Skip to main content

Alberta’s Justice Minister says the province is open to a federal ban on conversion therapy, which he condemns as harmful and coercive, though he insists the practice is already illegal in Alberta.

Doug Schweitzer wrote his federal counterpart this week to outline Alberta’s position on conversion therapy, which is the practice of attempting to change a person’s sexual orientation or gender identity through counselling or religious teaching. The United Conservative government has resisted calls to ban it through provincial legislation.

Last month, federal Justice Minister David Lametti called on provincial governments to prohibit conversion therapy while Ottawa considers changes to the Criminal Code to ban it across the country.

“The government of Alberta shares the federal government’s concern for vulnerable populations, including LGBTQ2+ youth,” Mr. Schweitzer said in a letter dated Tuesday.

“We would welcome the opportunity to collaborate on specific proposals to ensure Albertans and Canadians are safe from coercive ‘therapeutic’ practices like conversion therapy."

The United Conservative government faced criticism shortly after the spring election for disbanding a working group on the issue that was formed by the previous NDP government.

Local councils in several Alberta municipalities have voted to pursue bans, including Edmonton, where councillors voted Wednesday to press ahead with a ban. Ontario and Nova Scotia have legislation that makes conversion therapy illegal.

Mr. Schweitzer said conversion therapy is already banned by all professional licensing bodies in the province, and advertising a service that discriminates based on sexual orientation or gender identity would be a violation of the Alberta Human Rights Act.

“The totality of these measures constitutes a complete legal ban,” he wrote.

Kristopher Wells, an associate professor who specializes in sexual minority issues at Edmonton’s MacEwan University, said provincial legislation would send a strong message and put to rest any doubts about the legal status of conversion therapy.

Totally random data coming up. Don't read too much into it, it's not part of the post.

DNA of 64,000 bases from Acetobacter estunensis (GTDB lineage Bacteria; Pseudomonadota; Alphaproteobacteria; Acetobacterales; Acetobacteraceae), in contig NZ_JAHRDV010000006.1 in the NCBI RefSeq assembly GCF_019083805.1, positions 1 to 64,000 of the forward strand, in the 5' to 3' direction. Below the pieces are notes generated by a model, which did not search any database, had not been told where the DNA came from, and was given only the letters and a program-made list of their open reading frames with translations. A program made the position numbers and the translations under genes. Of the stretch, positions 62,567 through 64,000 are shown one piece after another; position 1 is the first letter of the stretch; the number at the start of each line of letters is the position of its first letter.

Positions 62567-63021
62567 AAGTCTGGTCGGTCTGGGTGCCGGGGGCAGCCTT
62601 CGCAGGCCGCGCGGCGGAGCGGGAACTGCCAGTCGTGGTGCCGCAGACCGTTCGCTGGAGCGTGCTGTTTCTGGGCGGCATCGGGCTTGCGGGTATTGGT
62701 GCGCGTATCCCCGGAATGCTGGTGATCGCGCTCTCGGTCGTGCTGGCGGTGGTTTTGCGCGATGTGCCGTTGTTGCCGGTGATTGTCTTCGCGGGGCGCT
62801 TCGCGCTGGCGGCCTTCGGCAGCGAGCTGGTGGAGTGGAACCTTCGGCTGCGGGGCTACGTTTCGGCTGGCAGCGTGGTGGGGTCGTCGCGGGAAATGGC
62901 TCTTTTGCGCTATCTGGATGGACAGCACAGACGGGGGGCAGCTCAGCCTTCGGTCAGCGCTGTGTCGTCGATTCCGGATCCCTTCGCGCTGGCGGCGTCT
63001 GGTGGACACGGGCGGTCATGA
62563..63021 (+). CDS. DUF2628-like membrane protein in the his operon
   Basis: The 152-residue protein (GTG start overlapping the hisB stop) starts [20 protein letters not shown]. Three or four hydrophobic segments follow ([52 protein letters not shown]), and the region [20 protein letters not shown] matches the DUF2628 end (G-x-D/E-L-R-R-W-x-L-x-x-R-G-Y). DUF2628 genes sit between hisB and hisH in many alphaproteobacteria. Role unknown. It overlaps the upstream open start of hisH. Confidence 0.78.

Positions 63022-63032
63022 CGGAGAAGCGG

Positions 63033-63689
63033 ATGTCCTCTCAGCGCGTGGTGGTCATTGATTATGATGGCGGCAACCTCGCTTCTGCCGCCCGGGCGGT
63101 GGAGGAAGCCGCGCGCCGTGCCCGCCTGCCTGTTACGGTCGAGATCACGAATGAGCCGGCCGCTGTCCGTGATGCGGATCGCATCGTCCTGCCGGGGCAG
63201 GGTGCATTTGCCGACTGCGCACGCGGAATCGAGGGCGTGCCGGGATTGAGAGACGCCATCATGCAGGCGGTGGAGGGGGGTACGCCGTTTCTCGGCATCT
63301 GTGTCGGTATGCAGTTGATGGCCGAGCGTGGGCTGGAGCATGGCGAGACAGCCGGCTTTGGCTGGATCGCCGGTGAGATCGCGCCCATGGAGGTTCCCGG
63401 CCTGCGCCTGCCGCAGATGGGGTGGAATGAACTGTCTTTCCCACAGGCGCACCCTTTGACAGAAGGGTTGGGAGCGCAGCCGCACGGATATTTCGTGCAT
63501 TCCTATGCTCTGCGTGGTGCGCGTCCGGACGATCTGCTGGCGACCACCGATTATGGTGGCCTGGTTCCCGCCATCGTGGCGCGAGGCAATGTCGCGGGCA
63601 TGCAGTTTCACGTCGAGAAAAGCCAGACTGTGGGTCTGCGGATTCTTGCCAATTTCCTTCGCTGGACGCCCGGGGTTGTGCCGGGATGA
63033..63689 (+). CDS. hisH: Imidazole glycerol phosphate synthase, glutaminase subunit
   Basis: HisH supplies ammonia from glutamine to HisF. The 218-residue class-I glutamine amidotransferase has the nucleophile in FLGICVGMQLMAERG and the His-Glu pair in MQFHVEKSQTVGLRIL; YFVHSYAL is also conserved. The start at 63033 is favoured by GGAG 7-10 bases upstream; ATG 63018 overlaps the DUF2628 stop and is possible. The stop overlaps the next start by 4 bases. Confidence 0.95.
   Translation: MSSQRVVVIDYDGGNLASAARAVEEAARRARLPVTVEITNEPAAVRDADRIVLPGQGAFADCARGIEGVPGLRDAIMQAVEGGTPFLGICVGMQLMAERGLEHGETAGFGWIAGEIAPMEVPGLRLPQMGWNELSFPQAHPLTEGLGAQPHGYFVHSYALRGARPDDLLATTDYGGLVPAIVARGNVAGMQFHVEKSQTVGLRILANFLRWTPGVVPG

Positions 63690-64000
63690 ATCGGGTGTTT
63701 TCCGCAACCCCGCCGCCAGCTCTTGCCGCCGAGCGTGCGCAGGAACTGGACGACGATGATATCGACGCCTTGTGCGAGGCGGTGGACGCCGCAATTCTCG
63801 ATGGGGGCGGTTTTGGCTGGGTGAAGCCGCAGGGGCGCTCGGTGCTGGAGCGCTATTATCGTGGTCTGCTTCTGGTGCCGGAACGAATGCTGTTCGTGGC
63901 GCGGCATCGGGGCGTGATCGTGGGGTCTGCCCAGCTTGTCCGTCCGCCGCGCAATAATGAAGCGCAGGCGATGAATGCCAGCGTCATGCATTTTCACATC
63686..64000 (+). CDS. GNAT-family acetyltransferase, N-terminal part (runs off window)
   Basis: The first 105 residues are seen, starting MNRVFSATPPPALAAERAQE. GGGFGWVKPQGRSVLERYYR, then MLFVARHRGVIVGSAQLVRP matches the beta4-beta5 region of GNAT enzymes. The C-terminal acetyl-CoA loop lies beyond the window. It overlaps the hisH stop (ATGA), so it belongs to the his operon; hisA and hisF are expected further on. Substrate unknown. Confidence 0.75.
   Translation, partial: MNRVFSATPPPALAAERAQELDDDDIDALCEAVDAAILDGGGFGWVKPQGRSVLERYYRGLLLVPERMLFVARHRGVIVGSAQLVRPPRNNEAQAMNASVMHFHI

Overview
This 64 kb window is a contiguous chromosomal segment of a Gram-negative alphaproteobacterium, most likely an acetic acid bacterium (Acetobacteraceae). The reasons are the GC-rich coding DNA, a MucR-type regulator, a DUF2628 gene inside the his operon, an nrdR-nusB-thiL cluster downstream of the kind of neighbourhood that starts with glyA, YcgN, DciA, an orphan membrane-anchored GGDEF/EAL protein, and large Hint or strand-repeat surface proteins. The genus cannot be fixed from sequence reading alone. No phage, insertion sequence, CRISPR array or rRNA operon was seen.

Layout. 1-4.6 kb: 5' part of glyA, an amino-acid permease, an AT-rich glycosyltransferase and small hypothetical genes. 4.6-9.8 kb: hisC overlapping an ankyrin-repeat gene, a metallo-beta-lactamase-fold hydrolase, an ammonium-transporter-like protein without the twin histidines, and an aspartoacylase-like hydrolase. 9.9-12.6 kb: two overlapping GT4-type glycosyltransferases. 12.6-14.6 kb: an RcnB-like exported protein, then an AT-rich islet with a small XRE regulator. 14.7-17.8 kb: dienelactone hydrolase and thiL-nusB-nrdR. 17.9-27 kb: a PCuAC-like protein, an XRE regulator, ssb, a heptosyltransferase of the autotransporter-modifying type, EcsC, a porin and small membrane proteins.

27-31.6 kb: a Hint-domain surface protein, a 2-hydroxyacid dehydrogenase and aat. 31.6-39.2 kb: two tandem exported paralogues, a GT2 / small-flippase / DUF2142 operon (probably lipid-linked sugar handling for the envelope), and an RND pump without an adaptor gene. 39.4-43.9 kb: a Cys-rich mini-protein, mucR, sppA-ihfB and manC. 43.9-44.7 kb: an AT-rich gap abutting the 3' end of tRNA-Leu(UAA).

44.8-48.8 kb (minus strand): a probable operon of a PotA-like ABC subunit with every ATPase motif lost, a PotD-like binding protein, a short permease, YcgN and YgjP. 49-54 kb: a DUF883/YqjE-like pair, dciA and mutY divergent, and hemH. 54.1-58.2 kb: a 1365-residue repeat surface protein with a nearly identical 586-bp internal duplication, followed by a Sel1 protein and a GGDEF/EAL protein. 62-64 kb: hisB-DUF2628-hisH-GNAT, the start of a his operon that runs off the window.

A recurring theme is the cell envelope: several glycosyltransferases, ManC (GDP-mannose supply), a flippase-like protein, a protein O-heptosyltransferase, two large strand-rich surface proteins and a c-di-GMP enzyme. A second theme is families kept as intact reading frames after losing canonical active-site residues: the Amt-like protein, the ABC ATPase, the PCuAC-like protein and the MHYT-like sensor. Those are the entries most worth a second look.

“If the Alberta government is in support of banning conversion therapy, why won’t they introduce legislation? It’s that simple," Dr. Wells, who addressed Edmonton council on Wednesday in support of a municipal ban, said in an interview.

Dr. Wells said conversion therapy is difficult to track because it is kept hidden. He cited a study from a researcher at the University of British Columbia that estimated 20,000 Canadians have been exposed to the practice.

New Democrat Janis Irwin, whose party says it’s continuing the work of the provincial working group, repeated her call for provincial legislation. She said the government has been dismissive of the issue and has not made it a priority.

Liberal MP Randy Boissonnault told the Edmonton city council meeting that a federal ban could take up to two years, meaning it could hinge on the federal election. Conservative Leader Andrew Scheer has condemned “any type of practice that would forcibly attempt to change someone’s sexual orientation against their will,” but has not taken a position on a federal ban.

Edmonton council voted to ask city staff to research options for a ban. Wednesday’s meeting also heard from opponents of the measure, who argued it would infringe on their religious freedom.

Edmonton Mayor Don Iveson said a “clash of values” shouldn’t outweigh the need to protect people from a practice he described as abuse.

“Whatever you call this practice, it amounts in my mind to a form of psychological abuse," he told the meeting.